1. Missouri defense vs. Mississippi rush attack

The Rebels rushed for 413 yards against Vanderbilt. The Tigers have allowed an average of 37 yards rushing per game over their past four contests. Something’s got to give Saturday. Ole Miss has four legitimate runners who can do damage: running backs Jerrion Ealy, Snoop Conner and Scottie Phillips as well as quarterback John Rhys Plumlee. Missouri’s defense can cover a lot of ground fast and hasn’t looked confused since playing at Wyoming. Do the Rebels try some misdirection and bring back memories of Laramie? Or does the MU defense step up to the challenge against one of the most talented backfields it will face this season?

Edge: Mississippi rush attack

2. Tigers' wide receivers vs. Rebels' pass defense

Missouri has a lot of viable weapons on the outside. Ole Miss is young in the secondary. The Rebels have had success in stopping a few offenses from throwing the ball, however. Outside of Alabama, Missouri is probably the most talented team the Rebels have played this season, especially at the wide receiver position. Keeping track of the Tigers' wideouts — eight of which have 82 yards receiving or more this season — will be difficult. Does Missouri spread the ball around or attack a few Ole Miss players that appear to be outmatched over and over again? Or do the Rebels find a way to keep the Tigers’ air attack grounded?

Edge: Tigers' wide receivers

3. Ole Miss offense vs. Cameron Wilkins

More spotlight will be shined on Missouri's new starting linebacker than ever before. Replacing Cale Garrett is a tall task. Missouri head coach Barry Odom said it’s possible the Rebels will key in on Wilkins, a sophomore, because of his inexperience on Saturdays and exploit the hole left by Garrett. Whether through the run or pass game, the Tigers still have 10 other players for the Rebels to deal with. That unit will know to prepare for short passes or between-the-tackles runs that could expose a linebacker. How does Wilkins fare with so many eyes on him in his first collegiate start?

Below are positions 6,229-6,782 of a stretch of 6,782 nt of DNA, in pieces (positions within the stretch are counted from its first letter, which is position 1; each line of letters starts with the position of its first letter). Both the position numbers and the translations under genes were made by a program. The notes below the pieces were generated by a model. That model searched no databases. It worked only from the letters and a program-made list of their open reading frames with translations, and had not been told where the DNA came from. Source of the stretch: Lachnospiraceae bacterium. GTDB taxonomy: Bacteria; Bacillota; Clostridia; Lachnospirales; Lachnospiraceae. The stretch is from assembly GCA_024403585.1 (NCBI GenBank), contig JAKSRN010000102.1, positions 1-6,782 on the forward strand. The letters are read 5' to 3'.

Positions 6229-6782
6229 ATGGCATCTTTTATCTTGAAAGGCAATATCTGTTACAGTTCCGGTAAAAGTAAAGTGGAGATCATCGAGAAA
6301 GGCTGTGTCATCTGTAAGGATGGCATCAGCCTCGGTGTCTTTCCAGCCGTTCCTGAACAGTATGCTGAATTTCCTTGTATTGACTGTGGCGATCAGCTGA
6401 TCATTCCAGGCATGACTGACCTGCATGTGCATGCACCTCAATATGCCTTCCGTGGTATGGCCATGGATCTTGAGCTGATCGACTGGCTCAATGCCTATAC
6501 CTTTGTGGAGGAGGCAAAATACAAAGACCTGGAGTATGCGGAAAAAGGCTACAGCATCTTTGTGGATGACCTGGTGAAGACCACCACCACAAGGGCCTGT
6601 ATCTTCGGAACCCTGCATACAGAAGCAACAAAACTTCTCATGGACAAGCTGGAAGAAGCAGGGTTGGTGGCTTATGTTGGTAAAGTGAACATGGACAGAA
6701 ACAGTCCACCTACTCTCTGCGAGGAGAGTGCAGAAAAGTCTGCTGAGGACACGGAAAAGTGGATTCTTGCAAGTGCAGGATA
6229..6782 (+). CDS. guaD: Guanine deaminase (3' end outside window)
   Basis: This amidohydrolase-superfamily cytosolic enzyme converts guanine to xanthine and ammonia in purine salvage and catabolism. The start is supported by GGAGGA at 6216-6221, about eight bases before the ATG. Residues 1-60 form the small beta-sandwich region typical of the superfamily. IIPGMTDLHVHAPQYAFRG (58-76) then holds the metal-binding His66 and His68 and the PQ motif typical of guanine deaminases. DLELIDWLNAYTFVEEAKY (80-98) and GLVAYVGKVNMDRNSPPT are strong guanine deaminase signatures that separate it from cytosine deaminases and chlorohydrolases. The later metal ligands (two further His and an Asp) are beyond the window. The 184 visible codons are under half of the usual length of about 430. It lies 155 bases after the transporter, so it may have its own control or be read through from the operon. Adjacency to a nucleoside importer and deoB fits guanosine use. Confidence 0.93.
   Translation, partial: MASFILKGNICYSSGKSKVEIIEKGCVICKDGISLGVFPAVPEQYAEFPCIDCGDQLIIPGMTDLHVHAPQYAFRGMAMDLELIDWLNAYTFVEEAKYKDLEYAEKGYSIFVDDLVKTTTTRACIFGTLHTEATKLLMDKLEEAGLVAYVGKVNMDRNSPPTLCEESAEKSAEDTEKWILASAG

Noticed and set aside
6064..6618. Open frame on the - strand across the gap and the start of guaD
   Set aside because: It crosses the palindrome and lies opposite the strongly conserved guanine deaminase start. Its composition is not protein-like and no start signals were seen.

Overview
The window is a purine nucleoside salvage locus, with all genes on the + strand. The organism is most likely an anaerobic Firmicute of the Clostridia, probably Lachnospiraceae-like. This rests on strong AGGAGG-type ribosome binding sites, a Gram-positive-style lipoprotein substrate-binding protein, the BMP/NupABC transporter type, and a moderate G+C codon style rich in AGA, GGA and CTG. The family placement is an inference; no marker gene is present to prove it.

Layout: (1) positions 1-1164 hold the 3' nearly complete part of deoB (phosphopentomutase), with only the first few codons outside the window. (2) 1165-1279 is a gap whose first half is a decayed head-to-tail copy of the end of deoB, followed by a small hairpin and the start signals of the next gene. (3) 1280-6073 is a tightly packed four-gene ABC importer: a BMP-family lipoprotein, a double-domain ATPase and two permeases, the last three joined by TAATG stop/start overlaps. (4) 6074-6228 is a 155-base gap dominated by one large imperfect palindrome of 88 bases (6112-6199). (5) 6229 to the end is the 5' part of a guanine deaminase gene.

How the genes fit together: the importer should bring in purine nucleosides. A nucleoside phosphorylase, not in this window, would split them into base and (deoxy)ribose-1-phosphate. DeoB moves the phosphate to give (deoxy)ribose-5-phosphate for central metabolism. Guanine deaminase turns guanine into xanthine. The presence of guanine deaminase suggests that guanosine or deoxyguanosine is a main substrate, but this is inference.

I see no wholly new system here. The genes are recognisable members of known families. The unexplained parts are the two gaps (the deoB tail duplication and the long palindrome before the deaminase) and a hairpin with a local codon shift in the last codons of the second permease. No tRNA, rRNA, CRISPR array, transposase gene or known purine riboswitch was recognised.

Edge: Cameron Wilkins

4. Missouri’s ability vs. Ole Miss’ expectations

Ole Miss’ Southeastern Conference schedule is pretty easy to decipher: two wins over arguably the two worst teams in the league, Arkansas and Vanderbilt, and a blowout loss to national title contender Alabama. Missouri has shown several reasons why it’s on a higher level than the Razorbacks or Commodores, but the Tigers aren't on the same level as Alabama. Ole Miss is probably the best team the Tigers have faced so far this season, or possibly the second-best behind South Carolina. The Tigers are favored by more than a touchdown for their second conference game. Does MU take advantage or fall flat?

Edge: Missouri’s ability

5. Tigers' strong starts vs. Rebels' momentum

Over Missouri’s four wins this season, it has outscored opponents 127-14 in the first half, giving up a touchdown each to South Carolina and Troy. The first time the Tigers allowed any points in the first quarter was last week against the Trojans, but MU then kept Troy’s offense out of the end zone the rest of the game. Ole Miss has been competitive in each of its six games in some form or fashion this season, leading one to believe this game might be low-scoring and not a blowout. Will MU get out of the gates strong and never let the Rebels catch up? Or will the Rebels find a way to stick around and head back to Oxford with a win?

Edge: Tigers' strong starts